The Cougar was Mercury's entry into the late '60's pony-car battle. The 1967 Cougar was based on that year's Mustang, but with a 3-inch longer wheelbase and totally different sheet metal (although I suspect the glass and maybe the roof were shared).
The '67 and '68 models were nearly identical, and represent, in my view. one of the most beautiful automobile designs to ever come out of Detroit. The bodies were very 'sculptured' and there's not a bad line anywhere on the car. I suppose that's what is meant by a 'classic' design: It's been 40 years since the '67 Cougar was introduced and the design still seems fresh and appealing.
The Cougar was moderately restyled for 1969, but it wasn't as elegant as it had been. The sculpted body lines were gone and the 'flat' sheetmetal just didn't look distinctive anymore.
Cougars would continue to be based on the Mustang platform through the '73 model year, but as the years went buy the car got bigger, and more aggressive-looking, and never returned to the 'elegant' appearance of '67-'68.
In 1974, the Cougar was separated from the Mustang, and my interest in the car stops there. I will, however, highlight the evolution of the brand from 1974 to 2002 as it was seemingly an orphan looking for a home.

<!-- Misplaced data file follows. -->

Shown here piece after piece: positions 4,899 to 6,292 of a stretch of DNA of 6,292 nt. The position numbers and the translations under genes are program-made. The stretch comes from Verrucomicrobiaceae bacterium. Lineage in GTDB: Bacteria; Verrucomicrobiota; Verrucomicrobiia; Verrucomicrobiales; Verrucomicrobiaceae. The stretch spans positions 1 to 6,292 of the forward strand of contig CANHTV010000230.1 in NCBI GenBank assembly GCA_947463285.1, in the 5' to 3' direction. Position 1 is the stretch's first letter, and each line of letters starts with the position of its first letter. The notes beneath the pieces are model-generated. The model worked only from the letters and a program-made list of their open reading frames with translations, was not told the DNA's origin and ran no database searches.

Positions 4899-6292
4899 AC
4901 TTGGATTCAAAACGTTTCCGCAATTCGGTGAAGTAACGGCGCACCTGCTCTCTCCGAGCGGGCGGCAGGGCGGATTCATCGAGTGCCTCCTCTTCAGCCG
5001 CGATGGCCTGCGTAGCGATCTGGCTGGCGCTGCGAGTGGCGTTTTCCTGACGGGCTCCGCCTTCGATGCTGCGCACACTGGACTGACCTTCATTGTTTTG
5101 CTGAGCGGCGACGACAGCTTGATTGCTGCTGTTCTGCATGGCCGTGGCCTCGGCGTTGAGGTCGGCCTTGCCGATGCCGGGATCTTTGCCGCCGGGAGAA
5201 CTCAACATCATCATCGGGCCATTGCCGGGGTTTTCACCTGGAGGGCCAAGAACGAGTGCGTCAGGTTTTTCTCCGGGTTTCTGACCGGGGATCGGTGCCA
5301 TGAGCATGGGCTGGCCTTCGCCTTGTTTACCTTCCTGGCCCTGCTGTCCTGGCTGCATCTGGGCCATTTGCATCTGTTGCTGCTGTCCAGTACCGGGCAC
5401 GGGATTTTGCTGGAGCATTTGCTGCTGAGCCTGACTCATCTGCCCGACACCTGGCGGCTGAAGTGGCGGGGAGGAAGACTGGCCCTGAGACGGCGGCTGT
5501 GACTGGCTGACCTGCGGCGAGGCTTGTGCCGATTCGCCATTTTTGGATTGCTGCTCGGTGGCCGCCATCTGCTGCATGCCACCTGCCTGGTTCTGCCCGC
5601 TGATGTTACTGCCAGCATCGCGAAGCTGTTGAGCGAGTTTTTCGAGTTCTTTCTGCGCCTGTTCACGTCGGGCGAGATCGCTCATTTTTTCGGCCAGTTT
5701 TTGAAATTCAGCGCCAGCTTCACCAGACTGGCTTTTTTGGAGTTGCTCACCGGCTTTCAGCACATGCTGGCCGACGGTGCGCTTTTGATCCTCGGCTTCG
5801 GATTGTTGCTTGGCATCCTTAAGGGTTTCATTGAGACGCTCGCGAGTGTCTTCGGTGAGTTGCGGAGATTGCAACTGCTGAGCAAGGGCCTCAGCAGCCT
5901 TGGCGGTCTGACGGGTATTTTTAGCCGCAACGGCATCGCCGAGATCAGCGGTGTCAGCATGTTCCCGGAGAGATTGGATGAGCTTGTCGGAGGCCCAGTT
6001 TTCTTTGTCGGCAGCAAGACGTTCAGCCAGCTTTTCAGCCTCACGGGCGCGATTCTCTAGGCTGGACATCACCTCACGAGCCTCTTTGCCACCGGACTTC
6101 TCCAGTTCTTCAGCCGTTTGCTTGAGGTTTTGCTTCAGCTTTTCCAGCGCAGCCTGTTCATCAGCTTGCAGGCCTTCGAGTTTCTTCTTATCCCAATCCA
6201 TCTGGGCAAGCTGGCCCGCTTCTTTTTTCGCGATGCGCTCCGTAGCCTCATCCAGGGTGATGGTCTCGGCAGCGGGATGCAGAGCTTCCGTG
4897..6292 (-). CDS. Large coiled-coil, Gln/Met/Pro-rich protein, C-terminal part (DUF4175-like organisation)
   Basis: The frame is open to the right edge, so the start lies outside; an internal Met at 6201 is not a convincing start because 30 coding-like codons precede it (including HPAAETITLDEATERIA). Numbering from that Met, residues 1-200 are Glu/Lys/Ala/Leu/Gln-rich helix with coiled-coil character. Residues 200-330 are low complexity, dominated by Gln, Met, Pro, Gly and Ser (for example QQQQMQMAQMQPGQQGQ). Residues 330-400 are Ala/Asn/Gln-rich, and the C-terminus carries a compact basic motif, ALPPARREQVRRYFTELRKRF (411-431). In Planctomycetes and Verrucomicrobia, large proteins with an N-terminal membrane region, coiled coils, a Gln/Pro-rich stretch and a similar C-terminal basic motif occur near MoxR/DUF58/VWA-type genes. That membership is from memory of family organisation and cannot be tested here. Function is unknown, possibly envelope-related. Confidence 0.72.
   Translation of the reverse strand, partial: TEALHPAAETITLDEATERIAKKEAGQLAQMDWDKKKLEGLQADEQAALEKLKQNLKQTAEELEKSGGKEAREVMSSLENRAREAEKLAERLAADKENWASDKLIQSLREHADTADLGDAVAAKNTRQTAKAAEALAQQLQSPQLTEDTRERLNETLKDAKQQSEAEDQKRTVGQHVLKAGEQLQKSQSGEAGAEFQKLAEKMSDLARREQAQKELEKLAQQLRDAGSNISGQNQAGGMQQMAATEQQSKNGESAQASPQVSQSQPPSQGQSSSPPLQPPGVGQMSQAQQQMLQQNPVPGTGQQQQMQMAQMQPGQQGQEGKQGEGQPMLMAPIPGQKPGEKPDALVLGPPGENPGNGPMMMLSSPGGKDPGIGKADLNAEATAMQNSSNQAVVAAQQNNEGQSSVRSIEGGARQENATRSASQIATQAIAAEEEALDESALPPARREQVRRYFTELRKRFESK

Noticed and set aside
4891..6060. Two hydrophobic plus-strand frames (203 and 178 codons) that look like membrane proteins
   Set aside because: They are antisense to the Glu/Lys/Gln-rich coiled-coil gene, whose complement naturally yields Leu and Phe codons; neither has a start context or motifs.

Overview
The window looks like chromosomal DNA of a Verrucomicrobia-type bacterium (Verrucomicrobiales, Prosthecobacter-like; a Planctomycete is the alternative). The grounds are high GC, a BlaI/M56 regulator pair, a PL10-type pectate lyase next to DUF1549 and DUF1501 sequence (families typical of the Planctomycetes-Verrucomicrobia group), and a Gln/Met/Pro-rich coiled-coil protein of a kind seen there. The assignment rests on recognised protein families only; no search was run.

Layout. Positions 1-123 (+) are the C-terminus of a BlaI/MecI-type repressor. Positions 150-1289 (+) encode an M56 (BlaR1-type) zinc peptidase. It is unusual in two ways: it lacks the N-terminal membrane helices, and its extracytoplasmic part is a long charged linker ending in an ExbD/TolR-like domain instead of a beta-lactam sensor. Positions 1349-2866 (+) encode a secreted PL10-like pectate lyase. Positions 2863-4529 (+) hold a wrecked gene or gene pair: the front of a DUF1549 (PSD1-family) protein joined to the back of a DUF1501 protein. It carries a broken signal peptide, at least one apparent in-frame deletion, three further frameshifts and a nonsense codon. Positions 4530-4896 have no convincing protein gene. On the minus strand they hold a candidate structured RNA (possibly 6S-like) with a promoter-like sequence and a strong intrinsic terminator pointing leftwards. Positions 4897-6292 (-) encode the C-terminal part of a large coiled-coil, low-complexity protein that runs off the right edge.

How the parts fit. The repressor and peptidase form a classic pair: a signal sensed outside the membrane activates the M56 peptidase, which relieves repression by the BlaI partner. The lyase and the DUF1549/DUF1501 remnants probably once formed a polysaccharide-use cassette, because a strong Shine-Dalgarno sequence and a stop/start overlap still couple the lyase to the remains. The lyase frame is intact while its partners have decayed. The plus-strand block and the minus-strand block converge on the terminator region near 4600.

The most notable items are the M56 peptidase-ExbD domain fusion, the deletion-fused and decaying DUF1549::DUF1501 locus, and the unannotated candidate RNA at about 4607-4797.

1974 was the year the Mustang "shrank" and became the Mustang II, and the Cougar was shifted over to the larger Torino platform for '74-'77, and then the Ford LTD II platform for '78-'80.
In '1981, the Cougar was shifted back to a smaller platform based on the Ford Fairlane/Mercury Zephyr car line. The folks at Ford were so inept at marketing this car they even had a station wagon version in '82. The most gorgeous of all the pony cars in '67 & '68 was now being offered with a station wagon version. And the knuckleheads in Dearborn sat in their plush chairs, behind their executive desks, staring out their vast windows, wondering, "Where have our customers gone?"
The Cougar grew again in 1983, based on the new, areodynamic Ford Thunderbird platform. It would stay tied to the Thuunderbird through the 1997 model year when Ford pulled the plug on the T-bird.
The Cougar name was resurrected once again in 1999 by putting it on the Ford Contour/Mercury Mystique 4-dr sedan platform. In all fairness, that platform did have a 2-dr version in Europe, but how many times can you change the soul of a car before the buying public has no connection with the brand whatsoever? Ford killed it for good after the 2002 model year.
Updated February 26, 2020